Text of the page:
Black widows: Black widows are easy to spot by their physical characteristics: the females have red hourglass marks on their black belles. Although serious, their bites are rarely lethal. Symptoms include fever, chills, nausea, vomiting and abdominal pain. Treatment may require an anti-venom.

      Camel spiders: Camel spiders, also known as wind scorpions or sun spiders, are neither spiders nor scorpions and have no venom. They do exhibit aggressive behavior, however, and may attack for no reason. They can run up to 10 mph and have large jaws that can produce an irregularly large bite. Antibiotic treatment is necessary if a bite becomes infected.

    • Elm root borer

      Native to the Southwest and Northern Mexico, the elm root borer is one of the largest beetles in North America. Resembling a large cockroach, mature borer beetles can measure 6 to 8 inches. The flying insects are brown or black and have long antennae and spines on their thorax, which form a collar around their necks.

      Adult beetles come out in the summer, usually at dusk. Treatment of an infestation is difficult since the insects' preferred food is tree roots. They may not be noticeable for a long time, and by the time damage is visible, it usually is beyond repair.

    • Bees

      Africanized honeybees, known as killer bees, are well-established in Nevada.

      The Africanized bee is a hybrid of African and European honeybees, neither of which is native to the Americas. They typically nest in places where people may inadvertently disturb them, prompting attacks. They sting in large numbers and will chase a target up to a quarter-mile.

    • In this Nov. 16, 2010 photo, Shawna Guidry, production manager for crickets and mealworms at Fluker's Cricket Farm, holds a young cricket that she pulled from a bin in Port Allen, La.

      Crickets

      Both an indoor and outdoor pest, crickets grow to be about 3/4 to 7/8 of an inch long. They are yellow, brown or straw colored with three dark bands across the top of their heads.

      Although harmless, they reproduce quickly and make loud, high-pitched sounds at night. The chirping is produced when the males rub their forewings together to attract females. Female crickets can tell which males are largest based on the noises.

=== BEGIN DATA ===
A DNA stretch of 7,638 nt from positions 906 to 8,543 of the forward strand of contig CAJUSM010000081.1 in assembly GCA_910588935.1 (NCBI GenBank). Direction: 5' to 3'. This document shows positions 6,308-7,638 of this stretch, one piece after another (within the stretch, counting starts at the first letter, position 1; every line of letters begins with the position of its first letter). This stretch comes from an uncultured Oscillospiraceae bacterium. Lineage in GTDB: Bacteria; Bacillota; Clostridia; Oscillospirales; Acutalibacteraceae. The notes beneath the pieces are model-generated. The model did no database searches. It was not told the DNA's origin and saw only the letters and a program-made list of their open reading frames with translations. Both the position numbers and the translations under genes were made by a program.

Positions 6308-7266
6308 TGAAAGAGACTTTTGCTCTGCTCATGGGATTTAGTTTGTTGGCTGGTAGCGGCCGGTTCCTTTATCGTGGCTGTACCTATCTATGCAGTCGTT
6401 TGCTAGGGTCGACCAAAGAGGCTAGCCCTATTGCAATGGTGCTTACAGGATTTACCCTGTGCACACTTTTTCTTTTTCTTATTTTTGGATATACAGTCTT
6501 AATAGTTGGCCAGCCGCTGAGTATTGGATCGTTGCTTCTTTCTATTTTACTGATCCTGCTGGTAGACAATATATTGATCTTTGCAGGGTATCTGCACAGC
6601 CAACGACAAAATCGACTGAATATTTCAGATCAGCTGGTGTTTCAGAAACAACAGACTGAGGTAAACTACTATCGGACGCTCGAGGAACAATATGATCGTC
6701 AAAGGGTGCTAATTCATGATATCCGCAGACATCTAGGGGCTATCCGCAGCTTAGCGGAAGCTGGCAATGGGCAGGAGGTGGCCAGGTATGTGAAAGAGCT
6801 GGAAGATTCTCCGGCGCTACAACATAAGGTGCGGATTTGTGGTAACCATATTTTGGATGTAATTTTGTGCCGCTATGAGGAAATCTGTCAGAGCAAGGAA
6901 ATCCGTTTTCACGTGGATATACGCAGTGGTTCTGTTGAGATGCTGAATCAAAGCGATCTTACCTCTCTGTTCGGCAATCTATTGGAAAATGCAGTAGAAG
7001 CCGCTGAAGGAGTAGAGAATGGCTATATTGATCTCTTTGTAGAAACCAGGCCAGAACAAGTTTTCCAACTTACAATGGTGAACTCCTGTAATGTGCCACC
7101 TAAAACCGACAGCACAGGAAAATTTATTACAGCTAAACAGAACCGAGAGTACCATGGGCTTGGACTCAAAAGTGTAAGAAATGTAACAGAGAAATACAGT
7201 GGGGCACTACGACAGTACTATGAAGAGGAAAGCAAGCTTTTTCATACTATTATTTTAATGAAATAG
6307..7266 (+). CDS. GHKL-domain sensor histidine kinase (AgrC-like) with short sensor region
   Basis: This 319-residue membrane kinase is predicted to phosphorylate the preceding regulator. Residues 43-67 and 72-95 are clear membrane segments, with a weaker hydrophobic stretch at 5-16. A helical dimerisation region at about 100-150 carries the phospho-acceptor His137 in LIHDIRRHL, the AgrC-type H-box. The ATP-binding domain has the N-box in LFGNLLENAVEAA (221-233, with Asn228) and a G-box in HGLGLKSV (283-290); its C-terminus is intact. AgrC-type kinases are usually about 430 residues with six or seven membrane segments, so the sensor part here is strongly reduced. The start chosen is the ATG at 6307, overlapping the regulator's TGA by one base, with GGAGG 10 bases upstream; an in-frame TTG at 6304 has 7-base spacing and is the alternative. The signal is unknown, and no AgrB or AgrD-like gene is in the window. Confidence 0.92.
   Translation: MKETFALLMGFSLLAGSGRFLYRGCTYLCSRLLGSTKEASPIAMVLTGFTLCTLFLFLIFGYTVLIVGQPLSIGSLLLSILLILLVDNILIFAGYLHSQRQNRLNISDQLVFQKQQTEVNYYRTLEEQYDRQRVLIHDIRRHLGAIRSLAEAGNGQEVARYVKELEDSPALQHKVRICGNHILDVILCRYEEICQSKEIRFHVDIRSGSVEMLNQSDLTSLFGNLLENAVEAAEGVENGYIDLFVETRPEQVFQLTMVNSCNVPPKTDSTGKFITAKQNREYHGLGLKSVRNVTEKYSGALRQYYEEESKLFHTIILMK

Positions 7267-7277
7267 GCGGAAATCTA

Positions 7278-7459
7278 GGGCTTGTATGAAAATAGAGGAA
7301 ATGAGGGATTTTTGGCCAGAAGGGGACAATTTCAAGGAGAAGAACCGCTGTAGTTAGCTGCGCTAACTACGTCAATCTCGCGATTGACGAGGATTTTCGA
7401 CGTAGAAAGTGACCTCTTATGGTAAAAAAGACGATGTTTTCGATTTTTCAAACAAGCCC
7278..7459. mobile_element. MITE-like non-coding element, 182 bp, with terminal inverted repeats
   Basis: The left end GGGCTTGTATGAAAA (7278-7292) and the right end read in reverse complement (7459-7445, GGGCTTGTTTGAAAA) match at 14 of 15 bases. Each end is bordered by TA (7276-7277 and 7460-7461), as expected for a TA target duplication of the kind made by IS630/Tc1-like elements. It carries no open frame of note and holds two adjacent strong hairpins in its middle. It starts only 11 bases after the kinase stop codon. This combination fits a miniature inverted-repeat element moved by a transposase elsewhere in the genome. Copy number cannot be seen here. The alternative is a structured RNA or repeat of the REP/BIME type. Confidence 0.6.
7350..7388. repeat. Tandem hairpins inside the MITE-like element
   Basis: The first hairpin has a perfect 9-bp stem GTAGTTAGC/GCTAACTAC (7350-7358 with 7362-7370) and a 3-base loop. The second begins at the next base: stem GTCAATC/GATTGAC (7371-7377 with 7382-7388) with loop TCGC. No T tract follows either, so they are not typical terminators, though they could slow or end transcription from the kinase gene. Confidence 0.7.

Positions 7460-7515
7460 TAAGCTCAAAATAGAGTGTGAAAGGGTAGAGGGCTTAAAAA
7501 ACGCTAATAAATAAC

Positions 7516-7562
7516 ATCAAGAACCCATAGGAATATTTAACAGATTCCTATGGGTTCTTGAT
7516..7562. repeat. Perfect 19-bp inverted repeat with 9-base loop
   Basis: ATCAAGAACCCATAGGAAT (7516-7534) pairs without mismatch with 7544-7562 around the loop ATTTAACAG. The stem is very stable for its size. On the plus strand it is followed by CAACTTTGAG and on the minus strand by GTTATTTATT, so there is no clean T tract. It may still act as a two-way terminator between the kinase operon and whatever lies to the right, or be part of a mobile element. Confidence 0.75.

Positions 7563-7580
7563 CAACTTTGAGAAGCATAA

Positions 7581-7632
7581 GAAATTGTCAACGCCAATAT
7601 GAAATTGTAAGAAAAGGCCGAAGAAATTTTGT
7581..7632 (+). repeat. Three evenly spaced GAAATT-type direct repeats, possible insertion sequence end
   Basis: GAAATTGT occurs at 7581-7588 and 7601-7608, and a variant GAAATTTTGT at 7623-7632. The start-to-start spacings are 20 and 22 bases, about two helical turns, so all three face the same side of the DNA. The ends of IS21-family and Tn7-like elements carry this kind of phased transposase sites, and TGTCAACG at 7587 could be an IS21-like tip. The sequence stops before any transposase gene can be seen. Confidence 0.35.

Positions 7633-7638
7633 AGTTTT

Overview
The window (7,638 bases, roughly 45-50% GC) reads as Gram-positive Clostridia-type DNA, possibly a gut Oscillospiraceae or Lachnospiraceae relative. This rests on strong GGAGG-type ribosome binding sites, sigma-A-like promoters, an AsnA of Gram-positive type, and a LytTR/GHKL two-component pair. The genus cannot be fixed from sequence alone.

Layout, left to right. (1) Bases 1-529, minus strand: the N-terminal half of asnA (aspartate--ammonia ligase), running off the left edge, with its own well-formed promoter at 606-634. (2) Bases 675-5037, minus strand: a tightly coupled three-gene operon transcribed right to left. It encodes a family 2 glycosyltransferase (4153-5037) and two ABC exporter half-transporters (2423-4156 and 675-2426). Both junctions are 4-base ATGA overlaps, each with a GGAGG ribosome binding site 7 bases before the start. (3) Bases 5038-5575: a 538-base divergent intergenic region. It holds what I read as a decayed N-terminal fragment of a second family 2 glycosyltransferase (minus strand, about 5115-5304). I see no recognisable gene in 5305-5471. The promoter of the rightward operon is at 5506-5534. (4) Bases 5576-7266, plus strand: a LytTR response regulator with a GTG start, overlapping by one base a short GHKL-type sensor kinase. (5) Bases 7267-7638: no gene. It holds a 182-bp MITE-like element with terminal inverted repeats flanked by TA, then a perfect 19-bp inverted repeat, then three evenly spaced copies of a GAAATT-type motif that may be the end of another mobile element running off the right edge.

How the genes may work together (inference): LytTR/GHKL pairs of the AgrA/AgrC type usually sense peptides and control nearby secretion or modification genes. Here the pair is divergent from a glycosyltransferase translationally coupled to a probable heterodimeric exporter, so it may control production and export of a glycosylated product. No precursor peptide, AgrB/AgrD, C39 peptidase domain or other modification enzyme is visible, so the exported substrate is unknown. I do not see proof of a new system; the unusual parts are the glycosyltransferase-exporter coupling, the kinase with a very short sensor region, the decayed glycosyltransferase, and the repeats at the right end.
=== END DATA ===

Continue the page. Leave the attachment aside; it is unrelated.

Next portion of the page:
• Mice

      House mice, deer mice and white-footed mice are some of the most common mouse pests in the United States. Mice are members of the rodent family and usually are smaller than rats, weighing 11 to 22 grams.

      Known as excellent climbers, they usually are grayish brown, although some species have white markings. They have poor vision and are colorblind, but their other senses are keen, especially hearing.

      Rodents are known carriers of deadly diseases, such as hantavirus pulmonary syndrome. According to the Centers for Disease Control and Prevention, humans can contract the disease when they come into contact with infected rodents or their urine or droppings. HPS first was recognized in 1993 and since has been identified throughout the United States. Although rare, the disease potentially is deadly.

      Rodent control in and around a home remains the best defense for preventing infection.

    • Cicadas

      Although harmless, cicadas produce an annoying buzzing sound during the summer. When the temperature suits them, male cicadas vibrate two membranes on their abdomens, just behind their wings, creating rapid clicking sounds. Almost the entire cicada’s body acts as an amplifier.

      There are about 2,500 species of cicadas around the world, and many are unclassified. Apache cicadas are native to the Las Vegas Valley and much of the Southwest. They live underground as nymphs for most of their lives, then emerge for a two-month adulthood before they die.

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    1. Wonderful info. Thanks for covering this.